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Secretive Appeals Process Allows Worst Nursing Home Offenses to be Kept From the Public

Secretive Appeals Process Allows Worst Nursing Home Offenses to be Kept From the Public

Many seeking a nursing home for their loved ones rely on the one to five-star rating system offered by the Centers for Medicare and Medicaid Services (CMS). Five is the highest rating, while one is the lowest.

According to a New York Times investigation, the ratings are not necessarily accurate because incidents reported by state inspectors are not being reported by the federal government or included in the rating system.

For instance, the following situations were reported by state investigators at dangerous facilities but not factored into the nursing home’s CMMS rating:

  • Arizona nursing home resident sexually abused in the facility dining room.
  • Texas resident with dementia found in the nursing home parking lot lying a pool of blood.
  • Minnesota resident caught COVID-19 after workers placed a sick resident in her room.

Secretive Appeals Process

Most violations reported by an inspector are minor and easily remedied. However, if a nursing home receives a severe citation from an inspector involving situations where actual harm occurred, or residents are in immediate jeopardy, they can fight the citation via a secret appeals process.

It starts with an informal review of the citation. Should the nursing home receive an unfavorable outcome, they can appeal to a special federal court inside the executive branch.

All of these machinations are hidden from the public. In fact, affected residents and their families cannot participate in the appeals process.

No matter the eventual outcome, the appeals process takes a lot of time. The longer the delay, the less likely the public will ever know about the nursing homes’ problems.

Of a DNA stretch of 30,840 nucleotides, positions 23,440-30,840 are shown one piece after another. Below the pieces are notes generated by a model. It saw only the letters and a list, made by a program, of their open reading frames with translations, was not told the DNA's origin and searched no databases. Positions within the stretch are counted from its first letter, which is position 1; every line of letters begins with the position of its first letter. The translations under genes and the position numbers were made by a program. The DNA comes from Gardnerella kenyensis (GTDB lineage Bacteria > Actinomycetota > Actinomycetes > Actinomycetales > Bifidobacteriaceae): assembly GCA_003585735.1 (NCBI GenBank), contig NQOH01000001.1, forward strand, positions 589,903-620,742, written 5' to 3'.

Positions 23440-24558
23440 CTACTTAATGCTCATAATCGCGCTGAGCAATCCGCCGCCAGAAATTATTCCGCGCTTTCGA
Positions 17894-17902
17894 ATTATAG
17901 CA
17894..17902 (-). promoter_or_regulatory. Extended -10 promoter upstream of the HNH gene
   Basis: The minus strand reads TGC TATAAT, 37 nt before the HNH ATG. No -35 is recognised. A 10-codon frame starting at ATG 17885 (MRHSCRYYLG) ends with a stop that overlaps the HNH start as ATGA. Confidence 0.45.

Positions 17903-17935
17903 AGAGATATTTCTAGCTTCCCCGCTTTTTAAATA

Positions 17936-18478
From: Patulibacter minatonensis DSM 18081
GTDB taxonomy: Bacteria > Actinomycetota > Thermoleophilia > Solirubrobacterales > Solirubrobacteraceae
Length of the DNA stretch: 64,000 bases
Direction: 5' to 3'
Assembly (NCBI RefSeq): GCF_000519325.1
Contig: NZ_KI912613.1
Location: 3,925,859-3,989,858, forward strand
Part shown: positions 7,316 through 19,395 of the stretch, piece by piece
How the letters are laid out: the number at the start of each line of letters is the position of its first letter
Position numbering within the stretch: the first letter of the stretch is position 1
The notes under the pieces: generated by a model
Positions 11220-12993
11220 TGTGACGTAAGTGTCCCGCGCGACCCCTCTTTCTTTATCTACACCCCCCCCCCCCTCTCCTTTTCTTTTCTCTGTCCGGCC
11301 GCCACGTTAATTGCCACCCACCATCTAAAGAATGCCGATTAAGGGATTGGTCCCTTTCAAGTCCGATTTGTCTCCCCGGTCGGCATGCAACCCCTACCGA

If the nursing home wins the appeal, the citation severity is lowered or erased entirely. Recently, nursing homes that failed to isolate COVID-19 patients won appeals and can state that health deficiencies were not found.

The Wrong Data

According to the investigation, much of the data submitted to the CMS is wrong. That inaccurate data virtually always makes nursing homes appear better than they are actually are in terms of safety and hygiene.

Because government audits are rare, nursing homes can get away with filing misleading reports. As an example, nursing homes that self-report as meeting five-star criteria often fail in-person inspections.

Other issues include staff level inflation in a notoriously short-staffed industry. Nursing homes may include staff who are on vacation at any given time as part of active personnel.

Health problems among residents and accidents are not reported, and there is extreme underreporting about the number of residents receiving antipsychotic medications.

There is also evidence that some nursing homes are tipped off about impending inspections, so inspectors are not witnessing how the facility normally runs.

Stars and Profits

The rating system has a considerable effect on nursing home profits. Roughly 70 percent of all U.S. nursing homes are for-profit entities, and those rated with four or five stars bring in much more revenue than those with only one or two stars.

Nothing affects a rating like a severe violation. Some states discourage inspectors from issuing severe citations. In at least 40 nursing homes with a five-star rating, inspectors decided sexual abuse did not constitute actual harm or that residents were in immediate jeopardy.

Learn more on our nursing home abuse and neglect page. Do you have a case against a nursing home facility? Contact us online, at [hidden email], or at 833.201.1555. We work on a contingency basis - charging nothing unless we win your case.

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Related topics: nursing home abuse (52) | nursing home neglect (60)


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